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Everybody Move! Race, Mobility and Transit
December 1, 2020 - Online

In the wake of the George Floyd protests, access to quality public transportation, mobility and racial justice have intersected in profound ways. While the car remains a symbol of individual freedom in the United States, for African Americans the reverse is true. Black motorists are more likely to be pulled over by the police than white motorists, increasing the likelihood of violent interactions.

Black, Indigenous and communities of color tend to depend on public transit for work, yet the fabric of rail and bus systems are threatened by budget cuts.

In commemoration of the 65th anniversary of Rosa Parks’ sit-in that sparked the Montgomery Bus Boycott, we ask, what does racial and mobility justice look like for our time? How are activists and policy makers making connections between public transportation, environmental justice and the right to move? And how can we look at the issue of free public transportation not only as aspirational, but a key demand for the moment?

Panelists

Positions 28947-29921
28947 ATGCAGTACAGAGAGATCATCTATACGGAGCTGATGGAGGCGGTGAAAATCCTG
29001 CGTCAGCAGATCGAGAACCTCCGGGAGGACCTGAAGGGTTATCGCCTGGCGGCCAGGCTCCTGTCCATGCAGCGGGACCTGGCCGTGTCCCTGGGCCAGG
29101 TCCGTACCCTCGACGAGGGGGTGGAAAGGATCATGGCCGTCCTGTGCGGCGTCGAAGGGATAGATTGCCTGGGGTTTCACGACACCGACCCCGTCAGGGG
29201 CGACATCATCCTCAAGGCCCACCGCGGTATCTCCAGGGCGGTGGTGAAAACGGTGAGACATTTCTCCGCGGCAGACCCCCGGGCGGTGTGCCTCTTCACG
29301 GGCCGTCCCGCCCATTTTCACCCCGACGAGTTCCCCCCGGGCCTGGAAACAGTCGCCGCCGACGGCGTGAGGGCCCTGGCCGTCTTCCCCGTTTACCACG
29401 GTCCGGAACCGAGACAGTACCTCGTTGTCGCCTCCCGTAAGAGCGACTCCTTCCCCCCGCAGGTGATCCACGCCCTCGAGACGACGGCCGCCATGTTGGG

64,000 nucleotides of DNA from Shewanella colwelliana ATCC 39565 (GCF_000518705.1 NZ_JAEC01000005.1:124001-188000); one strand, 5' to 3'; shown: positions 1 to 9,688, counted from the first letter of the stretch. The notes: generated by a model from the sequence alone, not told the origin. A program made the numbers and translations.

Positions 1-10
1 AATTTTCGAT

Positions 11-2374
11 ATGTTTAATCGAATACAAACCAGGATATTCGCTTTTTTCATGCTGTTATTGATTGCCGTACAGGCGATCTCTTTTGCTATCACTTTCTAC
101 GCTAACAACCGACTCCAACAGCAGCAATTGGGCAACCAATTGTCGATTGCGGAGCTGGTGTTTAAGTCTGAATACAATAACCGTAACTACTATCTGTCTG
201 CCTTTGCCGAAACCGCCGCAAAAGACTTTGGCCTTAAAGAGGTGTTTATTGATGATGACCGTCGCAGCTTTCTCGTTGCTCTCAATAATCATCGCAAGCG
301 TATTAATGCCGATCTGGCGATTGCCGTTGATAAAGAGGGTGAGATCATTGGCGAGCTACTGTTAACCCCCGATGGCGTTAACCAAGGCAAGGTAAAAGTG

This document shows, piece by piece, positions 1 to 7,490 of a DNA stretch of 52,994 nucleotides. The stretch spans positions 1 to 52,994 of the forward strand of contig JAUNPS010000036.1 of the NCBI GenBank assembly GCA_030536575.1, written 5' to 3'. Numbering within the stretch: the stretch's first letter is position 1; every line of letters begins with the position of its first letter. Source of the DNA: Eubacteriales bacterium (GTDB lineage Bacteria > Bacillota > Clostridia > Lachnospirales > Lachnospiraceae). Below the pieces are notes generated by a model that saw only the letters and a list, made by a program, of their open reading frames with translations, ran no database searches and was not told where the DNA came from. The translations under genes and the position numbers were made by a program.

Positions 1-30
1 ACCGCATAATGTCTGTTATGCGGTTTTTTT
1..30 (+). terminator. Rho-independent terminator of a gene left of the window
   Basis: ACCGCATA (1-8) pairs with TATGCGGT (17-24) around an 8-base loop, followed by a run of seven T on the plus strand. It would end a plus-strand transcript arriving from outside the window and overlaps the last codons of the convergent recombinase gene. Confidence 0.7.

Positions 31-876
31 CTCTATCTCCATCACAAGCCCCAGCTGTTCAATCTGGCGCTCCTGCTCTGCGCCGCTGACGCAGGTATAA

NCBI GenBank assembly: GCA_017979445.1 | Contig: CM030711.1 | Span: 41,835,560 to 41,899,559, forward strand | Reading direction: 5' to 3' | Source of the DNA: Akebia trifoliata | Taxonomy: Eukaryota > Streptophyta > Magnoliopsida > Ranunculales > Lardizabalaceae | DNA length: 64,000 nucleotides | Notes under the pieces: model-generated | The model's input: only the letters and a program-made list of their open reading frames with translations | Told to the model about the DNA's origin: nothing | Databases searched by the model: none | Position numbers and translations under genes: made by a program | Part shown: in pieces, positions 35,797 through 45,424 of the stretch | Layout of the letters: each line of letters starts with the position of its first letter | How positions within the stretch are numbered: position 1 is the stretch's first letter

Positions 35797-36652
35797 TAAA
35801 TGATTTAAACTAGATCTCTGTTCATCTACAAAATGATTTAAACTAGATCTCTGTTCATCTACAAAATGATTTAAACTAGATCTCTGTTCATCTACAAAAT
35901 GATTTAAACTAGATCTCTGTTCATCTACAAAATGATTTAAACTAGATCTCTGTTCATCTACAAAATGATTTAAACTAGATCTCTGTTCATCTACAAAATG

Jovanka  Beckles, Transit Board Alameda County, former City Councillor Richmond, California

Peter Kerre, Street Riders NYC

Kafui Ablode Attoh, Professor, City University of New York, School of Labor and Urban Studies

Special performance by Jeremiah Hosea

RSVP: https://tinyurl.com/evrybodymoves

NEWS / EVENTS

Everybody Move! Race, Mobility and Transit

In the wake of the George Floyd protests, access to quality public transportation, mobility and racial justice have intersected in profound ways. While the car remains a symbol of individual freedom in the United States, for African Americans the reverse is true. Black motorists are more likely to be pulled over by the police than white motorists, increasing the likelihood of violent...
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NEWS / EVENTS

Everybody Move! Race, Mobility and Transit

In the wake of the George Floyd protests, access to quality public transportation, mobility and racial justice have intersected in profound ways. While the car remains a symbol of individual freedom in the United States, for African Americans the reverse is true. Black motorists are more likely to be pulled over by the police than white motorists, increasing the likelihood of violent interactions. Black, Indigenous and communities of color tend......
READ MORE

STAY UP TO DATE
Sign Up for our Newsletter

FOLLOW US
Socialism in Social Networks

FOLLOW US
Socialism in Social Networks

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